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Improper Influence in Tariff Exclusion Request Reviews Suggested in DOC Alert

Thursday, October 31, 2019
Sandler, Travis & Rosenberg Trade Report

The Bureau of Industry and Security may have allowed improper influence in its consideration of requests for exclusions from the Section 232 additional tariffs on steel and aluminum products, according to an Oct. 28 alert from the Commerce Department’s inspector general. The alert comes as Rep. Jackie Walorski, R-Ind., continues to raise similar concerns.

Additional tariffs of 25 percent on steel and 10 percent on aluminum have been in place since June 1, 2018, for almost all countries following a Section 232 determination that imports of these products pose a threat to U.S. national security.  BIS assesses requests for exclusions from these tariffs for completeness and accuracy in a pre-clearance process and posts accepted requests online for public review. Requests then go through a three-stage process: (1) allowance for rebuttal and surrebuttal by objectors and requesters, (2) evaluation and recommendation by the International Trade Administration’s Enforcement and Compliance unit, and (3) a BIS final decision that is made publicly available.

The OIG states that in the course of its audit of this exclusion request review process it found several issues that warrant immediate attention.

- Despite the fact that applicable regulations do not provide for appeals of final decisions on exclusion requests, there is evidence that BIS officials reconsidered several approved and posted requests (for which there were no procedural errors) at the request of an objector.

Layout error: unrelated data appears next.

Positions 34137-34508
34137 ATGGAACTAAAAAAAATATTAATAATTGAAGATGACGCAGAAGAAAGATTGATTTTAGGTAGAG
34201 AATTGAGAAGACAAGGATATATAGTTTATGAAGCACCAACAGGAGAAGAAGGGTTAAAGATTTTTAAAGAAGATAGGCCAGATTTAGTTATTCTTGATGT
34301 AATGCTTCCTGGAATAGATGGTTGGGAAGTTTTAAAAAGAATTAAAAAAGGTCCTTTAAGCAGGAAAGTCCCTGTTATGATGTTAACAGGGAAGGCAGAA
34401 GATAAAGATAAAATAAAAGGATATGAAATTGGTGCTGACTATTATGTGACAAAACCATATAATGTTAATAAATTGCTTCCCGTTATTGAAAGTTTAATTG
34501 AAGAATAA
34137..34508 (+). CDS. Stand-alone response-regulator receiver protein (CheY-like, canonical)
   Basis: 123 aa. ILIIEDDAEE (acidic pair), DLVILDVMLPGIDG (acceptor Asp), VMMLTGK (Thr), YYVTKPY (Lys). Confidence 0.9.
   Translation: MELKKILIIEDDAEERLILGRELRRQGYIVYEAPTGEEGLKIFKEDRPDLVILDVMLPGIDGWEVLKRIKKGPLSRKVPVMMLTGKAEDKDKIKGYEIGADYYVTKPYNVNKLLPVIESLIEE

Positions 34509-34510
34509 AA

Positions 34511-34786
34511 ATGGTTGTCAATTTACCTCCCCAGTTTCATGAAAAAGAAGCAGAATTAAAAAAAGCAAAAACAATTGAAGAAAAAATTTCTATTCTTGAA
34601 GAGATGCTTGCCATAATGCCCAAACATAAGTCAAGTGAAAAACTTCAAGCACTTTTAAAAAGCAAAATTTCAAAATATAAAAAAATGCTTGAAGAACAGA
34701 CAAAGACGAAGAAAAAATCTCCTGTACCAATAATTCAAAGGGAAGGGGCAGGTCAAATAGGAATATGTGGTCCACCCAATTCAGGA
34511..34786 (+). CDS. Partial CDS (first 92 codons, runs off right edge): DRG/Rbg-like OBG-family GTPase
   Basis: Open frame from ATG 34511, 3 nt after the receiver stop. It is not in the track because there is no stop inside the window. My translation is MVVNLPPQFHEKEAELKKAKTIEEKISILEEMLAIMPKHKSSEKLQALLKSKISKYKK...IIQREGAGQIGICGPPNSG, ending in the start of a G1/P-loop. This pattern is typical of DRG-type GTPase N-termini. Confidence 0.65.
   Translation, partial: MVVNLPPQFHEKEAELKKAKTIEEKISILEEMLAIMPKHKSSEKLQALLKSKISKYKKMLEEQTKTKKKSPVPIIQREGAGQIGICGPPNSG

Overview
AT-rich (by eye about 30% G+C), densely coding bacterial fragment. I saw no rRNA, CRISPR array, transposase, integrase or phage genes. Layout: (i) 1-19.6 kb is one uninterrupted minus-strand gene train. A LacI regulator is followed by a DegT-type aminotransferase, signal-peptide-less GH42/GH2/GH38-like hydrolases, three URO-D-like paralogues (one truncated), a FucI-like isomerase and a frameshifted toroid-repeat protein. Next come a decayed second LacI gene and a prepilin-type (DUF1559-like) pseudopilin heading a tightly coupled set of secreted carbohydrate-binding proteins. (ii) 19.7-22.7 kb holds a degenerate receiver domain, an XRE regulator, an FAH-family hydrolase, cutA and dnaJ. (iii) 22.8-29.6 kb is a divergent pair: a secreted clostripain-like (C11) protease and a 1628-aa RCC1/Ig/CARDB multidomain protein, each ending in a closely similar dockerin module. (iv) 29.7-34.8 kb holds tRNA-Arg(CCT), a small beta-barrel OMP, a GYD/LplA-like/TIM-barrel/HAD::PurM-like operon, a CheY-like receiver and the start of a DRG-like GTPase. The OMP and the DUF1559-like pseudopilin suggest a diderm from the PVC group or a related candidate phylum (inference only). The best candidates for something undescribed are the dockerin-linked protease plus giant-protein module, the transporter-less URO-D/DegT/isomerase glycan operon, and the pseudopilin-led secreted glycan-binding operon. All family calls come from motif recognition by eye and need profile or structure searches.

- BIS revised an internal criterion for reviewing a specific attribute in the exclusion request form template within days of receiving a communication from an objector regarding the criterion, and this change will likely result in an increase in the number of requests rejected during pre-clearance.

- Off-record discussions between interested parties and DOC officials are not documented, raising the possibility that pending exclusion requests may have been discussed outside of the official record.

The OIG therefore recommends that BIS consider taking the following actions: (1) regard all decisions as final once they are posted online or amend the rules to allow for appeals, (2) create a formal process for modifying the internal criteria used to review exclusion requests to ensure such criteria are properly vetted and approved prior to implementation, and (3) document all discussions with interested parties, and direct all emails concerning specific exclusion requests to BIS’ official organizational email addresses, to ensure that the correspondence becomes part of the official record.

The OIG alert coincides with an ongoing effort by Rep. Walorski to get a response from the DOC concerning allegations that the Section 232 tariff exclusion request process “continues to be plagued by a glaring lack of transparency, fairness, efficiency, and consistency.” In an Oct. 17 letter to Commerce Secretary Wilbur Ross, Walorski highlighted BIS determinations that “seem to run counter to the facts presented by both sides” and instances in which BIS has “bent or ignored its own regulations” and stated that both circumstances are “usually to the detriment of the requester.” Her letter also noted that BIS has accepted objections submitted after the deadline, denied requests due to apparently inadequate objections, and failed to issue decisions within the required timeframe.  An Oct. 24 reply from Secretary Ross included no response to these allegations.

Please contact trade consultant Nicole Bivens Collinson at (202) 730-4956 or trade attorney Kristen Smith at (202) 730-4965 if you have questions about Section 232 safeguards or exclusions.

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